Records to Tendulkar are mere numbers (Tribute)October 17th, 2008 - 8:25 pm ICT by IANS
Even as fireworks rent the Mohali air to celebrate his accomplishment, Sachin Tendulkar piously looked into the sky, thanked the Almighty and his late father. Though he had surpassed Brian Charles Lara’s record Test aggregate of 11953 runs, his emotions, as always, were under control. He had a more important mission on hand: to bat India into a commanding position from where they could strategise to decimate Australia in the second Test.He may have taken 21 Tests more to better the cavalier Trinidadian’s record, but it certainly wouldn’t hurt the master batsman as records to him are mere numbers. “If it comes along the way, I will cherish it. But to me records are a number game. Winning matches for India is more important,” the ebullient Mumbaikar had said recently.
He could well have reached the landmark in the first Test at Bangalore. He was in great nick. He could have batted on and on. But his focus was on saving the Test. In a rare moment of lapse in concentration, when he persistently pressed the umpires for bad light, he offered his scalp on a platter to debutant leg-spinner Cameron White. He was distraught at letting his side down (though India salvaged a draw) as he trudged his way back to the pavilion.
Statistics aside, there can never be an iota of doubt that Tendulkar is the world’s premier batsman. When the legendary Don Bradman has acknowledged him as the best he has seen, nobody, not even Steve Waugh or Ricky Ponting, more so the Doubting Thomases in the media, should question his greatness.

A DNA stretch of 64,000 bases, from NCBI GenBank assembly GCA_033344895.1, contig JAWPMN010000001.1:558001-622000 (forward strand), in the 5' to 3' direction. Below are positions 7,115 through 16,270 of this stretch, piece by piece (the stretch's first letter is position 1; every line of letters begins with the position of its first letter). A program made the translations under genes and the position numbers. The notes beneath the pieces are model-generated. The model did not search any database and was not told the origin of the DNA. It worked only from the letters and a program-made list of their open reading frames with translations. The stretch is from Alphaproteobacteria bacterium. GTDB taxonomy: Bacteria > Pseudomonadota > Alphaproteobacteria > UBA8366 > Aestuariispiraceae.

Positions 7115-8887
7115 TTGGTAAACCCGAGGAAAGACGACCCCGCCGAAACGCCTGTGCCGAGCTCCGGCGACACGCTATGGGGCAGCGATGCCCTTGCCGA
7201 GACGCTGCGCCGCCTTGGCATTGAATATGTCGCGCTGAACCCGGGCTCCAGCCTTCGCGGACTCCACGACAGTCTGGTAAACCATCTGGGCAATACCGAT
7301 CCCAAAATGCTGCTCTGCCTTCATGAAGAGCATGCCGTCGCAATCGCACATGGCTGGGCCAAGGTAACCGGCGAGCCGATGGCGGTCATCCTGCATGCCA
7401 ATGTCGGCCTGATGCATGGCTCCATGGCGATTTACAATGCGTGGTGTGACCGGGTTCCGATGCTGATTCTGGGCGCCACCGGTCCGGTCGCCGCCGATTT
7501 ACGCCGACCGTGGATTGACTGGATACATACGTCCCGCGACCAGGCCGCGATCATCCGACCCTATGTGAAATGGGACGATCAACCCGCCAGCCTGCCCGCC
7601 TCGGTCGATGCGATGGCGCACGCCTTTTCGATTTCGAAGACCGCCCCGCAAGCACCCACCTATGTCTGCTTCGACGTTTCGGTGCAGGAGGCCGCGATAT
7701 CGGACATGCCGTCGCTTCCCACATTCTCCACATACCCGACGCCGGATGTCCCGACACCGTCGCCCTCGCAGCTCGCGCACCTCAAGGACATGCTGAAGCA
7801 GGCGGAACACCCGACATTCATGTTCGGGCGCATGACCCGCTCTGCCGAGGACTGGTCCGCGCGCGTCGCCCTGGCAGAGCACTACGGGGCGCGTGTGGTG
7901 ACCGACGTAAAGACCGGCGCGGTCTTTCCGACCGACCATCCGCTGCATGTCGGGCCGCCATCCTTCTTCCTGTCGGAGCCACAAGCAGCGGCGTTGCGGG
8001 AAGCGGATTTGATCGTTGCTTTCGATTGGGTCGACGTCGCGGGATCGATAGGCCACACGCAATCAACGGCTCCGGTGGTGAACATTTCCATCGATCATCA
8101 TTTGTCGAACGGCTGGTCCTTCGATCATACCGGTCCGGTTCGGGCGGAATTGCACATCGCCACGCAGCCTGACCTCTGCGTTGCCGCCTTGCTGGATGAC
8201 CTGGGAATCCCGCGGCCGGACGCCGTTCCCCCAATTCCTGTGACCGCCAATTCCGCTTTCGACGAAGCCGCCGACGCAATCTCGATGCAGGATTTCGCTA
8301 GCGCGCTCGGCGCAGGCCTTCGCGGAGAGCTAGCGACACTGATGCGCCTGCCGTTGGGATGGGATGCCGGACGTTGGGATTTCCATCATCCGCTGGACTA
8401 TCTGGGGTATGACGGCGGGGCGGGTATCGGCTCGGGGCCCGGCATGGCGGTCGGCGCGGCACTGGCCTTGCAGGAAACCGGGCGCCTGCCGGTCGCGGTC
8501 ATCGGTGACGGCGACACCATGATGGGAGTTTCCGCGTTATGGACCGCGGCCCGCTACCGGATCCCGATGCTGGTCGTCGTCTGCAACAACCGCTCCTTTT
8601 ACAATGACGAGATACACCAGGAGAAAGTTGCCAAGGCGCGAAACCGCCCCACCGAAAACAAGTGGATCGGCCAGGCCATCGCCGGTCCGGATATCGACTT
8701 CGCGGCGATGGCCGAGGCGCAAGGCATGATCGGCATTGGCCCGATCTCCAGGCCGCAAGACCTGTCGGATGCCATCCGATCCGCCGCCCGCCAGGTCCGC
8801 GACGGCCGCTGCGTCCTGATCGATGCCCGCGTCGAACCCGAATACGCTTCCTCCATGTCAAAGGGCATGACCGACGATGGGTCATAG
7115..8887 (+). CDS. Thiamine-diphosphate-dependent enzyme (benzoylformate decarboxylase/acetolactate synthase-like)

Let’s put his career in perspective. For 19 years he has enthralled us with his melodious batting. His body has endured the punishment of turning out day in and out in Indian colours. He has sacrificed a lot in life to achieve what no batsman ever has: highest run getter in both forms of the game, most number of hundreds in Test and ODIs, played more matches than anyone else in the history of the game…the list could go on.
People may write odes about his skill, commitment, temperament, cricketing greatness and achievements. But the most significant aspect of his illustrious career has been his humility. For someone who has achieved so much with authority and flair, he comes out as a modest man, one committed entirely to the cause of Indian cricket and the team.
Isn’t it astonishing that his has been a blemish less international career. Perhaps, the only time a Match Referee (Mike Dennes) questioned his conduct on the field was in a Test match at Port Elizabeth in 2001. But the ICC was soon to clear his name for ball tampering.
Ask any player if he has rubbed them wrong. Ask any umpire if he has transgressed the game’s code of conduct. Ask any administrator if he has tread over their toe. They will have nothing against him. So pristine has his character been.
Only a week ago, he was being belittled for underperforming in Sri Lanka, where he aggregated a niggardly 95 runs from three Tests. His run-scoring ability was under the media scanner. His fitness was questioned. He was virtually written off.
Today, he is the toast of the nation. Make no mistake, he is one player who doesn’t get affected by all that is said and written. What matters to him is making runs and making it count in an Indian win.
So let’s desist from writing off a genius who has so often brought light into our homes with magnificent hundreds. Let’s learn to respect him. For, whatever the critics may harp, he is set to serve Indian cricket well for another two years, unless injury lays him low. Let’s pray that he appends another 2000 runs to his Test kitty.
(Joseph Hoover is a senior editor with the Deccan Chronicle. He can be contacted at